A Experimental Investigation of Stimulated Brillouin Scattering in Laser-Produced Plasmas Relevant to Inertial Confinement Fusion
Despite the apparent simplicity of controlled fusion, there are many phenomena which have prevented its achievement. One phenomenon is laser-plasma instabilities. An investigation of one such instability, stimulated Brillouin scattering (SBS), is reported here. SBS is a parametric process whereby an electromagnetic wave (the parent wave) decays into another electromagnetic wave and an ion acoustic wave (the daughter waves). SBS impedes controlled fusion since it can scatter much or all of the incident laser light, resulting in poor drive symmetry and inefficient laser-plasma coupling. It is widely believed that SBS becomes convectively unstable--that is, it grows as it traverses the plasma. Though it has yet to be definitively tested, convective theory is often invoked to explain experimental observations, even when one or more of the theory's assumptions are violated. In contrast, the experiments reported here not only obeyed the assumptions of the theory, but were also conducted in plasmas with peak densities well below quarter -critical density. This prevented other competing or coexisting phenomena from occurring, thereby providing clearly interpretable results. These are the first SBS experiments that were designed to be both a clear test of linear convective theory and pertinent to controlled fusion research. A crucial part of this series of experiments was the development of a new instrument, the Multiple Angle Time Resolving Spectrometer (MATRS). MATRS has the unique capability of both spectrally and temporally resolving absolute levels of scattered light at many angles simultaneously, and is the first of its kind used in laser-plasma experiments. A detailed comparison of the theoretical predictions and the experimental observations is made. It is determined that there are significant qualitative and quantitative differences in the levels of scattered light, as well as the shapes of the spectra and the evolutions of the peak scattered power. Several possible mechanisms are considered to explain these discrepancies. It is believed that the theory fails to predict the observations because it does not incorporate many of the plasma details, as well as the early-time (non-steady-state) behavior of SBS.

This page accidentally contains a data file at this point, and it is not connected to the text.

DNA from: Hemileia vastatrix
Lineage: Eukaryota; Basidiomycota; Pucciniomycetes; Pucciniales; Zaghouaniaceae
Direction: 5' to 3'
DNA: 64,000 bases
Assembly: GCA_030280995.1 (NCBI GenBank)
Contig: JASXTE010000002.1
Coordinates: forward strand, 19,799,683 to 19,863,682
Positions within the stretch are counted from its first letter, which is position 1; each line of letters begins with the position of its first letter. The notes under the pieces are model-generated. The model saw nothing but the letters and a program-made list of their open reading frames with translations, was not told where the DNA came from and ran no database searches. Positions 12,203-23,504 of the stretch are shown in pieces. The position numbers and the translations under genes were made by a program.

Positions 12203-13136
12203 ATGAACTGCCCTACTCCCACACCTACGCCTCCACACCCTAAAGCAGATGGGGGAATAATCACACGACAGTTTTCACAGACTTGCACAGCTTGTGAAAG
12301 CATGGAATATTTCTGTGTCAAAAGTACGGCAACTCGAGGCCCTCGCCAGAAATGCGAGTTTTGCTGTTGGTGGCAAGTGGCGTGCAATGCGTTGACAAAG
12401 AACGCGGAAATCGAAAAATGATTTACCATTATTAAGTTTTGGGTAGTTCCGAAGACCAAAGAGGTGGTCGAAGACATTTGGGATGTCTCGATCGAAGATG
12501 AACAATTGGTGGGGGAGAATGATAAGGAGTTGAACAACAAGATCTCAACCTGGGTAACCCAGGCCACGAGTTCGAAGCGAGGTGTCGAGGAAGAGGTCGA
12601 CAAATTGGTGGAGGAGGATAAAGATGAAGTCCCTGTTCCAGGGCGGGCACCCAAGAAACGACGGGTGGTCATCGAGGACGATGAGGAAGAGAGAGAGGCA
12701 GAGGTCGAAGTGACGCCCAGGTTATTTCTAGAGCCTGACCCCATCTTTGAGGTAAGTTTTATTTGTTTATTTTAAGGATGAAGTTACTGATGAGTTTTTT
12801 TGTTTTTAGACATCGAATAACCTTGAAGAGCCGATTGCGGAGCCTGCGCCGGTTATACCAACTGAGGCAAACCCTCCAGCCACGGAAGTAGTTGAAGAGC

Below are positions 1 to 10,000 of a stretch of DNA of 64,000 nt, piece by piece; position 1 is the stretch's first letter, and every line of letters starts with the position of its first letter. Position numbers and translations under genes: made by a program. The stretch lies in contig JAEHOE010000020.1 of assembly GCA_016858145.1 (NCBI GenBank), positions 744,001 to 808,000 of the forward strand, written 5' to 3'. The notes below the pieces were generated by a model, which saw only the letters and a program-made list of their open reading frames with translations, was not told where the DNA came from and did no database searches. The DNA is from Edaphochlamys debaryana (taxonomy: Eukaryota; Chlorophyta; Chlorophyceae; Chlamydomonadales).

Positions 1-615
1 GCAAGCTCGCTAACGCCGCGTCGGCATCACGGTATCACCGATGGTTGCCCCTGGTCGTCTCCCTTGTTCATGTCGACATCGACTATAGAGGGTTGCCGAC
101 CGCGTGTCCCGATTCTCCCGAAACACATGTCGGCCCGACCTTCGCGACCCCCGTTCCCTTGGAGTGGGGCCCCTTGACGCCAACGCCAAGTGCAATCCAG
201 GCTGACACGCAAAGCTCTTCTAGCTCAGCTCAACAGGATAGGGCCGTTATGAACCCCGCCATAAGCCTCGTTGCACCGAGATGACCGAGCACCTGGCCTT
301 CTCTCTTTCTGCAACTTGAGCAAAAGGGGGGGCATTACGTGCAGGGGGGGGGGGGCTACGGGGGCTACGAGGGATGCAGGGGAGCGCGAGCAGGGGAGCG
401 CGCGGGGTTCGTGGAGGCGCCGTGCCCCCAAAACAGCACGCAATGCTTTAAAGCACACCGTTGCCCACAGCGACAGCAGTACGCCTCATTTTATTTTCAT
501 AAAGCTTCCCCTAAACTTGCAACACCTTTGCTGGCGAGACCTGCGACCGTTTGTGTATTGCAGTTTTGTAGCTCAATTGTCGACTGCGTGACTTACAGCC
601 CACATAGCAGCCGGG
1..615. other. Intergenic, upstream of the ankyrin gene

- Pub Date:
- Physics: Fluid and Plasma; Physics: Optics